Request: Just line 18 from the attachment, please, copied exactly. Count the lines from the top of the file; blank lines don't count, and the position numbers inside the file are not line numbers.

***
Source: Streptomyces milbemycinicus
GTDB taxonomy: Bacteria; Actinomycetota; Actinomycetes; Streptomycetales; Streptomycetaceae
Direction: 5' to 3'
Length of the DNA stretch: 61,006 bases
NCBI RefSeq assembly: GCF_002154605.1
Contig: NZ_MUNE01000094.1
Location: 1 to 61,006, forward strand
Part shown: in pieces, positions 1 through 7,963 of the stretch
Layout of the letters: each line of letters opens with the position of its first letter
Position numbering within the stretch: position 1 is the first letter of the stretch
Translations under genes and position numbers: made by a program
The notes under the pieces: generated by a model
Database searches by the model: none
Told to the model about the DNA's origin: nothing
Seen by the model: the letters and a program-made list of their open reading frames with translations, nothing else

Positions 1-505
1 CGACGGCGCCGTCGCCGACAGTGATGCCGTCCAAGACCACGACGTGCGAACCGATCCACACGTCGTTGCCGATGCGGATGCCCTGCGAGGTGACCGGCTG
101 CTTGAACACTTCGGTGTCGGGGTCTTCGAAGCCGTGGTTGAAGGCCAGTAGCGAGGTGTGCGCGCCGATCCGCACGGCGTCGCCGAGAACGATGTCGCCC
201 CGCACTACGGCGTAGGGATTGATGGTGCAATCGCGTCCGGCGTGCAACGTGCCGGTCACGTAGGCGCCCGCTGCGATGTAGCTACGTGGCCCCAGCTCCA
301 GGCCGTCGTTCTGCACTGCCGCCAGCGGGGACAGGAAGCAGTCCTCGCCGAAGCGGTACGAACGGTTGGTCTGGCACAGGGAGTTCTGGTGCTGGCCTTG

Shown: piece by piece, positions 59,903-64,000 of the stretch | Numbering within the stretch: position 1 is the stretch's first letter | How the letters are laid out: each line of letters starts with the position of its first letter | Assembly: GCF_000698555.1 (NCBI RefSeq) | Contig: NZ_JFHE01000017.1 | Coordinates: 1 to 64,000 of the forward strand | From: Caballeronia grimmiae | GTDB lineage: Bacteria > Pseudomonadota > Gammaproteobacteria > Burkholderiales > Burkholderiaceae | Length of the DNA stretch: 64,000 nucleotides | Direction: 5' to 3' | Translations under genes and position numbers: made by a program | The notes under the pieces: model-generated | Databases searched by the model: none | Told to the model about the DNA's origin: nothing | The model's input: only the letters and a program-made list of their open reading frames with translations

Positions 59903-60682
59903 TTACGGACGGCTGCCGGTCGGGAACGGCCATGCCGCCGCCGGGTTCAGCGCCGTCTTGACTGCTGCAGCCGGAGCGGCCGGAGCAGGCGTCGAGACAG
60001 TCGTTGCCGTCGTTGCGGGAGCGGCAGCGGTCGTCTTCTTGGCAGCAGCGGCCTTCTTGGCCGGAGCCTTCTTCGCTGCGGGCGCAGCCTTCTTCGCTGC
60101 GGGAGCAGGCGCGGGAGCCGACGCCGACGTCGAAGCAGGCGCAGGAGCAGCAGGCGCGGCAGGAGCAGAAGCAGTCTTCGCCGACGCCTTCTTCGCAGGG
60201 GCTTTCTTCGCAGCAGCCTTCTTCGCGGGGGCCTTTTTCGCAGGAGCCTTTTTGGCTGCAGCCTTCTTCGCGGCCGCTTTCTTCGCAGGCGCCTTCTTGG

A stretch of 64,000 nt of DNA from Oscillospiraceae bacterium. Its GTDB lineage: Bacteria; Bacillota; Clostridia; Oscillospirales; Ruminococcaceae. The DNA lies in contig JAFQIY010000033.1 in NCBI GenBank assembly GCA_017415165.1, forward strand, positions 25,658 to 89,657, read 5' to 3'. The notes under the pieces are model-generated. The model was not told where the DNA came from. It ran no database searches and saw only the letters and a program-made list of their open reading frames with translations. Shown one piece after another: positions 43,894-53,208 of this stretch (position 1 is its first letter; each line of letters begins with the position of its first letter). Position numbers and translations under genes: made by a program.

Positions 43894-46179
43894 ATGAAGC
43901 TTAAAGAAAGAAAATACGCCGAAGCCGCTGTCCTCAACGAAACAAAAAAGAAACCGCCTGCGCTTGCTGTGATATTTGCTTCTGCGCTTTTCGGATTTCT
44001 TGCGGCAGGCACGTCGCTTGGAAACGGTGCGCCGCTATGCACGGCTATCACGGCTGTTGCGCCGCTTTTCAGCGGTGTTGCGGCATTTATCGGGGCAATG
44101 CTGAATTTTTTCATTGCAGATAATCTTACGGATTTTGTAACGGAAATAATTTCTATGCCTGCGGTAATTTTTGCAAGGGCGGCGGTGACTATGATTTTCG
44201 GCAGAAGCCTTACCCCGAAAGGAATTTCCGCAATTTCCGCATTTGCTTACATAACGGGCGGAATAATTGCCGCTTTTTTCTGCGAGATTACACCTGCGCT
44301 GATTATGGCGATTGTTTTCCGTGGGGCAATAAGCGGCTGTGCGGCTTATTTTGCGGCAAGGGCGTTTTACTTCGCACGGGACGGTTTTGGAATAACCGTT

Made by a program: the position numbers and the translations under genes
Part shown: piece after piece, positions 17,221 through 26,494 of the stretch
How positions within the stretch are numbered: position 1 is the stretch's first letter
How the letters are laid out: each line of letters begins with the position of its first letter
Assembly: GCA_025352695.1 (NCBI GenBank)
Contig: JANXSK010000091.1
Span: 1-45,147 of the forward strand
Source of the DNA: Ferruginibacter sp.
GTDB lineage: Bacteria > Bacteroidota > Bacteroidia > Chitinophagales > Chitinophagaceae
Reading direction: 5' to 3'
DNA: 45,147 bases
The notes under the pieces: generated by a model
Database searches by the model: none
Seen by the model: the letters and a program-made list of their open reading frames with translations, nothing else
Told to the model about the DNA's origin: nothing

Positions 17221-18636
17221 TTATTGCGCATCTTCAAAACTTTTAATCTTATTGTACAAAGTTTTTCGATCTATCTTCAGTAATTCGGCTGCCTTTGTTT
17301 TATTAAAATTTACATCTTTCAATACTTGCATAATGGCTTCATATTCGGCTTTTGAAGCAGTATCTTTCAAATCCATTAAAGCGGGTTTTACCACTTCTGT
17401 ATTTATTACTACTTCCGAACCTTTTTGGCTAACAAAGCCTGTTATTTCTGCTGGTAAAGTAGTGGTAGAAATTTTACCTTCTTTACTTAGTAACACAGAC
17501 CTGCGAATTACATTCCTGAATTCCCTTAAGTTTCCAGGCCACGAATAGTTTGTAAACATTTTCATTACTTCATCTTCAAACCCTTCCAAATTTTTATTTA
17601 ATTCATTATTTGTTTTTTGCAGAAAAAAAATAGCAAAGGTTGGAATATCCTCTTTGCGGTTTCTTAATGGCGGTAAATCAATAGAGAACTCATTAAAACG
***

101 CTTGAACACTTCGGTGTCGGGGTCTTCGAAGCCGTGGTTGAAGGCCAGTAGCGAGGTGTGCGCGCCGATCCGCACGGCGTCGCCGAGAACGATGTCGCCC